4/3/13 Does life history affect molecular evolutionary rates?

Save this PDF as:
 WORD  PNG  TXT  JPG

Size: px
Start display at page:

Download "4/3/13 Does life history affect molecular evolutionary rates?"

Transcription

1 Does life history affect molecular evolutionary rates? By: Gerardo Antonio Cordero (Department of Ecology, Evolution and Organismal Biology, Iowa State University) & Fredric Janzen (Department of Ecology, Evolution and Organismal Biology, Iowa State University) 2013 Nature Education Citation: Cordero, G. A. & Janzen, F. (2013) Does life history affect molecular evolutionary rates? Nature Education Knowledge 4(4):1 The molecular evolutionary rate measures the frequency with which DNA or protein sequence mutations are fixed (i.e., shared by most individuals) in a population. On the other hand, the mutation rate refers to the amount of change in a DNA or protein sequence for a given unit of time. These two intrinsically related processes have been key to our basic understanding of molecular evolution. For example, the molecular clock theory (Zuckerkandl & Pauling 1962) predicts an increase in fixed amino acid mutations of protein sequences as a function of time. The molecular evolutionary rate is then expected to be constant, assuming that mutation rates are the same across the evolutionary lineages of a given protein (Figure 1). The neutral theory of molecular evolution (Kimura 1983) explains this pattern by proposing that most mutations do not have an effect on the fitness of an organism. Under this model, fixed DNA nucleotide mutations that do not result in changes to protein sequences are referred to as neutral or synonymous substitutions. Also, beneficial mutations are expected to be rare and deleterious ones quickly removed by natural selection. Although the molecular clock and neutral theories are foundational to modern molecular biology, they do not always explain why evolutionary rates vary among genes, proteins, and species. As a result, biologists have begun to consider how organismal-level traits such as life history could influence variation in molecular evolution across the tree of life. This is a central pursuit in evolutionary biology as it is relevant to key concepts such as speciation and the ability of an organism to adapt. 1/7

2 Figure 1: Under a molecular clock, fixed amino acid mutations of a protein sequence (vertical axis) increase as a function of time (hotizonal axis). Thus, the molecular evolutionary rate is expected to be constant (bold line). Each dot represents divergent evolutionary lineages of a given protein. Proteins in divergent evolutionary lineages that are not plotted on the line represent deviations from theory. Those to the left of the line are expected to have accelerated rates of evolution, while those to the right are expected to have decreased rates Nature Education Modified from concepts in Graur & Li All rights reserved. Molecular Evolution and Life history What determines variation in the mutation rate and ultimately the molecular evolutionary rate? The answer to this question is debatable for a number of reasons. Evidence at the cell and molecular levels clearly supports the finding that mutations often derive from DNA replication errors or mutagens in the environment. Organismal-level traits and population genetic processes, in turn, could influence the frequency of DNA replication errors and mutagen levels. Mutations are transmitted from generation to generation in the germ cell line of sexually reproducing organisms. Because DNA in germ cells replicates during meiosis (gamete differentiation), we expect short-lived species to have higher mutation rates. For example, mice 2/7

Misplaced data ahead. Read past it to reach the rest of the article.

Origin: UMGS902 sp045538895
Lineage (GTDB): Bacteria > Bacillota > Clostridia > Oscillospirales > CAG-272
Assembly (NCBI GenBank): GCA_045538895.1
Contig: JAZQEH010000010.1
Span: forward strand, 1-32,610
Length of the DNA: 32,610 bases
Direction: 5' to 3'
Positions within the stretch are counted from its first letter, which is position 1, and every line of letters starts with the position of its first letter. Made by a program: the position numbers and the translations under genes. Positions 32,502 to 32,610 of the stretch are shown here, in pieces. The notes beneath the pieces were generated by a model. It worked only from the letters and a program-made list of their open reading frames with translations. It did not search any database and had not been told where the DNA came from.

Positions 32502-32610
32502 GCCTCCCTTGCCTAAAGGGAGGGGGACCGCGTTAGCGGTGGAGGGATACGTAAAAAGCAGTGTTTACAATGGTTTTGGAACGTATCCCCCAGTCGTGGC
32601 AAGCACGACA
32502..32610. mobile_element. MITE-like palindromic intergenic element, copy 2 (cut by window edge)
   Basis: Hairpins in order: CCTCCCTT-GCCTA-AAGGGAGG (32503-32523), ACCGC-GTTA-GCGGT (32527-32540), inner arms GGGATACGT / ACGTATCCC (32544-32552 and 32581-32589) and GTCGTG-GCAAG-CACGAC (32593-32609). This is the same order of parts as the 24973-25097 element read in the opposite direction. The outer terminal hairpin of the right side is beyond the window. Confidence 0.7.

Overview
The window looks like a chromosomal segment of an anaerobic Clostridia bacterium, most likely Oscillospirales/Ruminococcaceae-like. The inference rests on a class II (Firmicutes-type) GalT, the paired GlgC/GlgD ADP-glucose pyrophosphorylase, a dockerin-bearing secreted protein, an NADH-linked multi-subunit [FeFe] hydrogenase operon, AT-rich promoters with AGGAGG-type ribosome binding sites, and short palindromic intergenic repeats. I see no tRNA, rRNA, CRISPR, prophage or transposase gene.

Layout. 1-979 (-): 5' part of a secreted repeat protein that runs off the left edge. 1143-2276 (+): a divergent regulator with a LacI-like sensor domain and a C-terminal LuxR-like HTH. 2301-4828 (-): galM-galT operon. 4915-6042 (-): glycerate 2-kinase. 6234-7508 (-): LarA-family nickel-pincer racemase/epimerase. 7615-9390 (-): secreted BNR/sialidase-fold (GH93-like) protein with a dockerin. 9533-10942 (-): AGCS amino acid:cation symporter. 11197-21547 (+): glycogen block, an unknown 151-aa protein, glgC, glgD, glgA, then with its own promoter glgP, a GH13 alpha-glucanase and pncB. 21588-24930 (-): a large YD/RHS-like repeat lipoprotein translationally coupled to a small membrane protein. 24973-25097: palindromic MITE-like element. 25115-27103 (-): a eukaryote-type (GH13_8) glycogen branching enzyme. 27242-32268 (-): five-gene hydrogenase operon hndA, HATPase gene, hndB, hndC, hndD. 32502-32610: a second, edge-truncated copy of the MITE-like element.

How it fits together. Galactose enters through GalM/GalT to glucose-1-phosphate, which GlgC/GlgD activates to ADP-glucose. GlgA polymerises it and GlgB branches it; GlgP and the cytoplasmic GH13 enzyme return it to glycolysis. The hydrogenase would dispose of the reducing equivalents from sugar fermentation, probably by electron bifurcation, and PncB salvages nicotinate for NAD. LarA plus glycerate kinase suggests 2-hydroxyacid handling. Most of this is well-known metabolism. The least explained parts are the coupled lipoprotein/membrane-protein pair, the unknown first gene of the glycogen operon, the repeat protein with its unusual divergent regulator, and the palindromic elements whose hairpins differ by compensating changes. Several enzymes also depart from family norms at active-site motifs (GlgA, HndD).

3 reproduce frequently and have short generation times. Their germ cell lines undergo more rounds of meiosis, thereby increasing the chances of DNA replication errors. Compared to longlived species, mice also are expected to have larger populations with more individuals that are available to reproduce that is, a larger effective population size. Consequently, synonymous (i.e., neutral) mutations are more likely to occur, leading to higher molecular evolutionary rates. Furthermore, the larger effective population size promotes selection against non-synonymous mutations that reduce fitness, thereby removing them from the population. Clearly, the nucleotide chains that comprise the nuclear and organellar genomes of eukaryotic cells do not evolve independently of organismal-level traits such as life history. Broadly speaking, life history refers to traits that function to regulate the life cycles of species (Roff 2002) (Figure 2). Examples of such traits include the timing of reproductive effort or its magnitude (fecundity). When is the best time to reproduce for an organism in a given habitat? How often does reproduction take place? These life-history traits are interrelated, making their potential effects on molecular evolutionary rates difficult to discern. However, biologists have proposed two models that establish a clear link between life history and molecular evolution: the generation time and metabolic rate hypotheses. The generation time hypothesis, illustrated in the mouse example, is related to the metabolic rate hypothesis because short-lived species with smaller body size usually have higher metabolic rates. Specifically, the metabolic rate hypothesis predicts that species with high metabolic rates have increased mutation rates due to mutagenic elements resulting from mitochondrial respiration (Galtier et al. 2009). Sometimes free oxygen radicals generated during respiration escape the mitochondrial electron transport chain that produces energy for the cell. These molecules cause damage to nearby mitochondrial DNA by oxidizing nucleotides. Figure 2: Organisms employ reproductive strategies that are adapted to their habitats. In this comparison, humans have a Type I survivorship curve in which a high percentage of offspring survive to adulthood and generation time is long. Frogs feature an opposite pattern (Type III) in which high numbers of offspring are produced but few survive. The small percentage that survives reaches adulthood quickly to produce 3/7